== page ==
Chosen by David Grann
New Yorker staff writer David Grann is the author of the acclaimed best-sellers The Lost City of Z and Killers of the Flower Moon. His new work, The White Darkness, revisits a British explorer’s 2015 attempt to make a solo trek across Antarctica.
Into the Wild by Jon Krakauer (1996). With his unflinching honesty and his ability to grip the reader, Krakauer is a master of the modern true adventure story. His book Into Thin Air, about a Mount Everest climbing disaster, is among the best adventure stories written. But its predecessor, which tells the story of a young man who disappeared into the Alaskan wilderness, illuminates perhaps better than any book I’ve encountered why human beings are drawn to explore the unknown—and, in the process, themselves.
The Endurance by Caroline Alexander (1998). Drawing on a wealth of original sources and stunning photographs, Alexander meticulously reconstructs Ernest Shackleton’s doomed attempt to cross Antarctica. She captures perfectly how Shackleton managed against overwhelming odds to keep his party alive.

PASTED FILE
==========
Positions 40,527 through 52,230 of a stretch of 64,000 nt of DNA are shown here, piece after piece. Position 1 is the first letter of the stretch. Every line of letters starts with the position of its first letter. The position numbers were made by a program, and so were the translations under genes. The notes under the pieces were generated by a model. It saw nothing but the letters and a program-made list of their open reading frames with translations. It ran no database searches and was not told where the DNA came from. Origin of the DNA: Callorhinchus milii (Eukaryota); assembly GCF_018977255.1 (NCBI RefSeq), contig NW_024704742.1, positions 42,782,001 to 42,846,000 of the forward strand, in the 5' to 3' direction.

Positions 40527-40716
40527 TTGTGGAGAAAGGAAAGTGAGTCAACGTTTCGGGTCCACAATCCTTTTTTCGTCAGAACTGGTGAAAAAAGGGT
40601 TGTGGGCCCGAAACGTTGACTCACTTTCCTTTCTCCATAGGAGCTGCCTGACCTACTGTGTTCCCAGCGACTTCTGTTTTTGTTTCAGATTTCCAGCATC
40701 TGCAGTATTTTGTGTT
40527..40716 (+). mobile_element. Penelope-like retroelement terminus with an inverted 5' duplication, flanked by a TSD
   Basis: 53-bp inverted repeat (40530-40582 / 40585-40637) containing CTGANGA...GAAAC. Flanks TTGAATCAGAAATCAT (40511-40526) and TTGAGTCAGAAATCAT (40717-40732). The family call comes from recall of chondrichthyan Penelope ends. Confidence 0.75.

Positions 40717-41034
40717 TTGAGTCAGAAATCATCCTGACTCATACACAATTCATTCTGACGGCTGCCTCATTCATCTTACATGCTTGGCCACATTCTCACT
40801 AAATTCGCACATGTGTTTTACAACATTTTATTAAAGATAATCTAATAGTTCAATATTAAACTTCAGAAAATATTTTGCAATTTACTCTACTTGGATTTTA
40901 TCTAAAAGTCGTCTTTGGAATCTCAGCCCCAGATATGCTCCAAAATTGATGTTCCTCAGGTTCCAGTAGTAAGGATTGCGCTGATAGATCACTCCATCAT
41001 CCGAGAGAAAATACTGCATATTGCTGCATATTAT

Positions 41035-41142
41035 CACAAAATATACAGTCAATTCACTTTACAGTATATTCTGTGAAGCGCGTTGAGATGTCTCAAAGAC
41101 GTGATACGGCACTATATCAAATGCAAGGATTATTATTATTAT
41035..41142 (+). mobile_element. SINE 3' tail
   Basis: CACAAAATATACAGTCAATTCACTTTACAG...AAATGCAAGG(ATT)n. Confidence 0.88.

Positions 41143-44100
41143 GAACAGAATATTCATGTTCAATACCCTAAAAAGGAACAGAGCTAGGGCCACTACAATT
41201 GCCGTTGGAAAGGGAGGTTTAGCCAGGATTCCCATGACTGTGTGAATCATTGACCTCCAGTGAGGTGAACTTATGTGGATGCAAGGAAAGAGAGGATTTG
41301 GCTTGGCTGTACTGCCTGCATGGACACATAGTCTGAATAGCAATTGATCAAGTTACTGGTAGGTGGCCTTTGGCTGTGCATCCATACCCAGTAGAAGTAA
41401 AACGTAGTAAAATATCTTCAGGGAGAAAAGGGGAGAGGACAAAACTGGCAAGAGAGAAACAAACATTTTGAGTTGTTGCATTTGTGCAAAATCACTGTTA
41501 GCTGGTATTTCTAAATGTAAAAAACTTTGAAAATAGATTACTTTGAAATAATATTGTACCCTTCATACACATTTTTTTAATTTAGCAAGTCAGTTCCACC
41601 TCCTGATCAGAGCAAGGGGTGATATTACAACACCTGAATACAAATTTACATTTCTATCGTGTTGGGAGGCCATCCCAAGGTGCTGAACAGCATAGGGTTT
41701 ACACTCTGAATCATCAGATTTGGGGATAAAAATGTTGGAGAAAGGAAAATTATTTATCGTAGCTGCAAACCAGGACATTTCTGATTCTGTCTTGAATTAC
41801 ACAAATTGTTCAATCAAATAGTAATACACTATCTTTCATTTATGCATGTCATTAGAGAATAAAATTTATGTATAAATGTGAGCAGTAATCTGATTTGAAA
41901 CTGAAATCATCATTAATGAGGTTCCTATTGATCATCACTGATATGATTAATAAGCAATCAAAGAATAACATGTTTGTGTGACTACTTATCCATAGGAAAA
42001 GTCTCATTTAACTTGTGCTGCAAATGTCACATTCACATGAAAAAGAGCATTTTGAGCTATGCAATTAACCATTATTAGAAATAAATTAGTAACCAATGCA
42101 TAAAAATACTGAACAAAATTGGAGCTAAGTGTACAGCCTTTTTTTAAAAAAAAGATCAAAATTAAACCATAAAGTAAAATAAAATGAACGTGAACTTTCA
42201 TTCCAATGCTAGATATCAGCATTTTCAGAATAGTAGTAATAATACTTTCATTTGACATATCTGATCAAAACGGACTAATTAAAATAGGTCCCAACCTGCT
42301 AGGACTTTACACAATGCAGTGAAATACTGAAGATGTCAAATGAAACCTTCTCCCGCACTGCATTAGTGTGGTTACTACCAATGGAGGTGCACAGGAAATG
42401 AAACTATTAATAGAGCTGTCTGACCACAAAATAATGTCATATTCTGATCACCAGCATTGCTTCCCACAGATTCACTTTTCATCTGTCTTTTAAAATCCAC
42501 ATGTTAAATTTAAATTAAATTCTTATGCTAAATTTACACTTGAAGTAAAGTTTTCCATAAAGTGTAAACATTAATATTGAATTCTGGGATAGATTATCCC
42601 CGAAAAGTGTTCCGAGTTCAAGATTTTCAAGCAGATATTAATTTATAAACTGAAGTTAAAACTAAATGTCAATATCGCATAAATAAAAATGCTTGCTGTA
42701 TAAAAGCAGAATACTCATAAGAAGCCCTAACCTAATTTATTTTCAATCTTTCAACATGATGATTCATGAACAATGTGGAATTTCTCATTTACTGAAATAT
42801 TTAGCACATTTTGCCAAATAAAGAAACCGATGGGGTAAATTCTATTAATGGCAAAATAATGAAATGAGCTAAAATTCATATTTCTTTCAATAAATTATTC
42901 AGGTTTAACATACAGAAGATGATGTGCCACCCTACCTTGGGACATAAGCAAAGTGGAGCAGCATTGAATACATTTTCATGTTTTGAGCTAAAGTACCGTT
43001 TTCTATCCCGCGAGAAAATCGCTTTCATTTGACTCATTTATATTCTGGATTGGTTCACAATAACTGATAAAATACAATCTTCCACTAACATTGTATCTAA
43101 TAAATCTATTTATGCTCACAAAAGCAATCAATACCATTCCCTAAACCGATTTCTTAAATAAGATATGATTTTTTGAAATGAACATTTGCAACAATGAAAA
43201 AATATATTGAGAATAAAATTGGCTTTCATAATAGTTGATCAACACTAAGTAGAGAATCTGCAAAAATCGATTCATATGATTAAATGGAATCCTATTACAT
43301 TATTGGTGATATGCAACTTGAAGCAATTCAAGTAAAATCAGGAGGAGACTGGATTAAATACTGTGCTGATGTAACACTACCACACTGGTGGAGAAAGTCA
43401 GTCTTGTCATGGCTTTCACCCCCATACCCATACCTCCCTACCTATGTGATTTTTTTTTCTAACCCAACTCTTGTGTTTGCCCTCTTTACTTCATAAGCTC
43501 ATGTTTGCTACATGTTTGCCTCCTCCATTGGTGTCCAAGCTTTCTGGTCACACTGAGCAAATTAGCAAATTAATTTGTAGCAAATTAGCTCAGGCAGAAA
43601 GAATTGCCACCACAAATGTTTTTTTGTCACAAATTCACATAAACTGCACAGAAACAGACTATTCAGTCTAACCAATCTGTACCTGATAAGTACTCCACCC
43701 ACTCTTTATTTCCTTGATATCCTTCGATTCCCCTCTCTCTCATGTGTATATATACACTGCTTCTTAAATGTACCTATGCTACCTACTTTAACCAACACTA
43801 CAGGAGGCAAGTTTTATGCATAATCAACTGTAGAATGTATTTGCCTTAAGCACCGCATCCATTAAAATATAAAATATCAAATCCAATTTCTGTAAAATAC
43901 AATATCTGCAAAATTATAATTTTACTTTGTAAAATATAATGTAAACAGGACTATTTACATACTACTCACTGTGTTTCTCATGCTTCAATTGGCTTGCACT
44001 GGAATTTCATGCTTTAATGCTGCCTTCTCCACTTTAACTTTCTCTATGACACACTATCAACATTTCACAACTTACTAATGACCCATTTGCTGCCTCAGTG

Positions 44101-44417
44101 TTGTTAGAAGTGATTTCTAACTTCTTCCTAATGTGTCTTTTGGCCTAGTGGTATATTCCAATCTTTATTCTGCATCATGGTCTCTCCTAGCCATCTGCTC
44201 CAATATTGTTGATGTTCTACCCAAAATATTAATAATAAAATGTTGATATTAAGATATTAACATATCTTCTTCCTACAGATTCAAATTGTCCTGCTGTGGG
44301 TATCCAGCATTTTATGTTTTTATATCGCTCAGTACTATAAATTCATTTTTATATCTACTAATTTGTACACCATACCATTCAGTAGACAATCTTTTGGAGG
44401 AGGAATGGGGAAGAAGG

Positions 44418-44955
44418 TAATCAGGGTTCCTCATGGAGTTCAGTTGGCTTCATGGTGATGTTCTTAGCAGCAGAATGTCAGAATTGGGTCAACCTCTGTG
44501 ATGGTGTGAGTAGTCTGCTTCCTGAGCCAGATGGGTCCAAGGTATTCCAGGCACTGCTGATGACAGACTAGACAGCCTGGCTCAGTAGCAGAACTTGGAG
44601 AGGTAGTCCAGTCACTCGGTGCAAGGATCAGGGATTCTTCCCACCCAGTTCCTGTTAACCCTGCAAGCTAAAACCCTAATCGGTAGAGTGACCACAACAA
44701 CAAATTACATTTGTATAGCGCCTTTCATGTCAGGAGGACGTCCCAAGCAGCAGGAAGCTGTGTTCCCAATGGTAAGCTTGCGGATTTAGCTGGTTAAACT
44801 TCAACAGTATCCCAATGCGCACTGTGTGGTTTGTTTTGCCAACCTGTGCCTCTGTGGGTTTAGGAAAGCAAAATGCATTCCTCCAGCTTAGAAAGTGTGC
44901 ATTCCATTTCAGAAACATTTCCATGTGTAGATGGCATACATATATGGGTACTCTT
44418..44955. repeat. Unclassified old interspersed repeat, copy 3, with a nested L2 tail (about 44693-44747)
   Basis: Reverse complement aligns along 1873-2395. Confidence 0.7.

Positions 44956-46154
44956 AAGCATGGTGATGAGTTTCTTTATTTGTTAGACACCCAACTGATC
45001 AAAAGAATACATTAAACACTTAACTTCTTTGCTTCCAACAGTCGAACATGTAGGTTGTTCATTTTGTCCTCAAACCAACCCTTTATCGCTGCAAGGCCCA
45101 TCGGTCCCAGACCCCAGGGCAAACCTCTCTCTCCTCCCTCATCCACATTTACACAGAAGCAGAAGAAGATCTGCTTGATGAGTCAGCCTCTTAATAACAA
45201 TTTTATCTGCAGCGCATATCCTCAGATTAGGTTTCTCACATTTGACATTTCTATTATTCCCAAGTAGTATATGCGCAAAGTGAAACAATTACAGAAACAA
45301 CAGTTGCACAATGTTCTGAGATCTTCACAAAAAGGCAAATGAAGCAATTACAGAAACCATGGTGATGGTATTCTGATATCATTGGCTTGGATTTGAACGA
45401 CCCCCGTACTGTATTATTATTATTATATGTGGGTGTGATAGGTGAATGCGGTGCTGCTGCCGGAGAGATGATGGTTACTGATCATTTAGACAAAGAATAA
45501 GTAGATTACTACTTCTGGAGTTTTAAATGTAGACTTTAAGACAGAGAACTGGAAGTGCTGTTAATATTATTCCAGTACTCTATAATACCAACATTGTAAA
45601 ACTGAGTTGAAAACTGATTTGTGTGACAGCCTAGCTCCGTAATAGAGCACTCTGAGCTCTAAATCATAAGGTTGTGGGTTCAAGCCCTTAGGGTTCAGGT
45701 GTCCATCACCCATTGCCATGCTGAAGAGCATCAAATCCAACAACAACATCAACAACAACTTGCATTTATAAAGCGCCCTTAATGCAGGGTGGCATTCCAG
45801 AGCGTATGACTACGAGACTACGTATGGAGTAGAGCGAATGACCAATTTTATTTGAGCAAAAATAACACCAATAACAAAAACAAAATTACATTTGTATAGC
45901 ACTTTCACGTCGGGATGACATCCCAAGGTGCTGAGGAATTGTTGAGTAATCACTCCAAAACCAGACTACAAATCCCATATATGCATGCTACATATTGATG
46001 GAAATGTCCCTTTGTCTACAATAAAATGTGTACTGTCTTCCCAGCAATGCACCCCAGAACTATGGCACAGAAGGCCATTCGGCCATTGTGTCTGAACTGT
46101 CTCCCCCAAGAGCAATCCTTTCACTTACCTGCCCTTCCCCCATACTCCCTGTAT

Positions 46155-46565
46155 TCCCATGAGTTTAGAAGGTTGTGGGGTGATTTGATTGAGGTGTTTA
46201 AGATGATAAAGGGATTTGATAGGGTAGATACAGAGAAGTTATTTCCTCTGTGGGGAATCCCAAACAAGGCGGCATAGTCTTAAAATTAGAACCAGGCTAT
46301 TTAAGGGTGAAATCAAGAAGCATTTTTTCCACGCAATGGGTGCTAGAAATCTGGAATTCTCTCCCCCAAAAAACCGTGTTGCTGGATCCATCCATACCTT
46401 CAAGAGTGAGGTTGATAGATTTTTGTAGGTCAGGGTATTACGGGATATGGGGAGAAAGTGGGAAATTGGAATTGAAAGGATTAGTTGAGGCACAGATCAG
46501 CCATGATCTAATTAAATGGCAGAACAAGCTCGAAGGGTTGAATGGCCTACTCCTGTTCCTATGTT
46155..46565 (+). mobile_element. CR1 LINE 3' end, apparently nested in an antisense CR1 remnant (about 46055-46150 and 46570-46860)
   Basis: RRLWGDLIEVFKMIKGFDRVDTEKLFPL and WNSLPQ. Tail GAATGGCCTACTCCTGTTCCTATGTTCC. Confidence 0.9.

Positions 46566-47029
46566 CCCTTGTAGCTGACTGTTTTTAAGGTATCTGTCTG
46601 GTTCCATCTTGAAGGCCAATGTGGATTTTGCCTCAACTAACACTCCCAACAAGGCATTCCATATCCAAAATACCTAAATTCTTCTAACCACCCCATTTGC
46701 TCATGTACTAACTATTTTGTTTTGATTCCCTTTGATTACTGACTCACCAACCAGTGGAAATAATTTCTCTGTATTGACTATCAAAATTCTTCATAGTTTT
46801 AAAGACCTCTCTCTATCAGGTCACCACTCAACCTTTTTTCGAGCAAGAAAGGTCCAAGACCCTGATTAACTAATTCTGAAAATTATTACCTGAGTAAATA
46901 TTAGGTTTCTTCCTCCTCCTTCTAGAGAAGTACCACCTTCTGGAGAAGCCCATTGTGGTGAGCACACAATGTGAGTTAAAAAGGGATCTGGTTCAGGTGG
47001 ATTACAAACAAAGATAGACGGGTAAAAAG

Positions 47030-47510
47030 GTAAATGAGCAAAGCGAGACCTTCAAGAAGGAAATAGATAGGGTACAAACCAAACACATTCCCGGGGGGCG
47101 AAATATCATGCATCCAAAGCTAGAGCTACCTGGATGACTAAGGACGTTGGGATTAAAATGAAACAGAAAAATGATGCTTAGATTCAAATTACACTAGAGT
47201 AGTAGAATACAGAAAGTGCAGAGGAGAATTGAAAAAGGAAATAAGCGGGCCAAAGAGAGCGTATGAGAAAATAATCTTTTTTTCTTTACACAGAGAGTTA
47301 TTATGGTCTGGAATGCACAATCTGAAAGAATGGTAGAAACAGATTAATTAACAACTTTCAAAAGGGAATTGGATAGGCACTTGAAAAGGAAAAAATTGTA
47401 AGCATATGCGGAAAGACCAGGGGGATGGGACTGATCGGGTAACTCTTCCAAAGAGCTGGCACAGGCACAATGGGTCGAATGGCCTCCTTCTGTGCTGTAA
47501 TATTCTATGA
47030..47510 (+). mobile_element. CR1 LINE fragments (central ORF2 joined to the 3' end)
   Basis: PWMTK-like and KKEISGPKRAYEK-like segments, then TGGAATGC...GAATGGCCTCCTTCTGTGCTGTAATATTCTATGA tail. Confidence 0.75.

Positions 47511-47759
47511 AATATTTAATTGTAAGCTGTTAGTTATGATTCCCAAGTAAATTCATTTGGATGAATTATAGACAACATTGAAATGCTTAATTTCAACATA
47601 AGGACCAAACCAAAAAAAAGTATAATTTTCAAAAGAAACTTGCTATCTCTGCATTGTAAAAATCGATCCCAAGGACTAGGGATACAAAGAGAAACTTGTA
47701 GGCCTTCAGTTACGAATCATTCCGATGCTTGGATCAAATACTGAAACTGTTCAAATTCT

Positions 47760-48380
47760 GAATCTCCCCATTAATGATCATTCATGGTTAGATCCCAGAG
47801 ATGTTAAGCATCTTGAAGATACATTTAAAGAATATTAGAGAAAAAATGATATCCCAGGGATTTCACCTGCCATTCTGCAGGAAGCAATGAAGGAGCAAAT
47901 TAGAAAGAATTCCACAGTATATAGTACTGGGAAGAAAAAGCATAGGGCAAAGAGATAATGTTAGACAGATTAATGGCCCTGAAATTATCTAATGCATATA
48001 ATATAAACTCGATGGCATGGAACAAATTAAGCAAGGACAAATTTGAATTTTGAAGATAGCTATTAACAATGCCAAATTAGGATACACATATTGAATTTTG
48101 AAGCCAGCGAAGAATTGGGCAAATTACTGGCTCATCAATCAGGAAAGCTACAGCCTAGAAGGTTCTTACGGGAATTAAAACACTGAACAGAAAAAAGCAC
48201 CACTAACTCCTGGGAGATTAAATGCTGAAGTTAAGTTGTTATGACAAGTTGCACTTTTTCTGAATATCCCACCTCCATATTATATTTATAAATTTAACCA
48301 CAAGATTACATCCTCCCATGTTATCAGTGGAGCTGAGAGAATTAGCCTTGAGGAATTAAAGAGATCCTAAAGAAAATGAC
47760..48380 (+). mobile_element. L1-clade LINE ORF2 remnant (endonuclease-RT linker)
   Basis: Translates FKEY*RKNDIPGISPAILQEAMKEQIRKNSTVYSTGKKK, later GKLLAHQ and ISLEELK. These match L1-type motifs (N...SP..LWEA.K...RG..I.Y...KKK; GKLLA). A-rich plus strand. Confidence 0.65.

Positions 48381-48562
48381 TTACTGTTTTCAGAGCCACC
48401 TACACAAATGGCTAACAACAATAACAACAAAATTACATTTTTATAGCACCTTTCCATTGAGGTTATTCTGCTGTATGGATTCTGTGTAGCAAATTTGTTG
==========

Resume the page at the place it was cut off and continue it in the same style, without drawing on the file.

Heart of Darkness by Joseph Conrad (1902). More than a century after it was first published, this novel remains one of the most subversive adventure tales. What begins as a classic Victorian quest narrative becomes a journey into the insidious nature of imperialism.
The River of Doubt by Candice Millard (2005). This book has all the elements of an enthralling story—an expedition through the Amazon during which the party faced disease, predatory animals, and starvation. It doubles as a presidential biography, as, astonishingly, one of the expedition’s leaders was 55-year-old Theodore Roosevelt, fresh off his 1912 election defeat.
The Worst Journey in the World by Apsley Cherry-Garrard (1922). After surviving Robert Falcon Scott’s tragic 1910–1913 expedition to Antarctica, Cherry-Garrard produced perhaps history’s most unsettling account of human suffering and endurance. As National Geographic Adventure said when naming it the greatest adventure book of all time, “As War and Peace is to novels, so is The Worst Journey in the World to the literature of polar travel.”
Moby-Dick by Herman Melville (1851). No list of the greatest adventure stories can leave out this masterpiece. Ahab’s mad hunt for the white whale is a universal metaphor for obsession, and the novel a model for how an adventure tale can illuminate the deepest mysteries of human nature.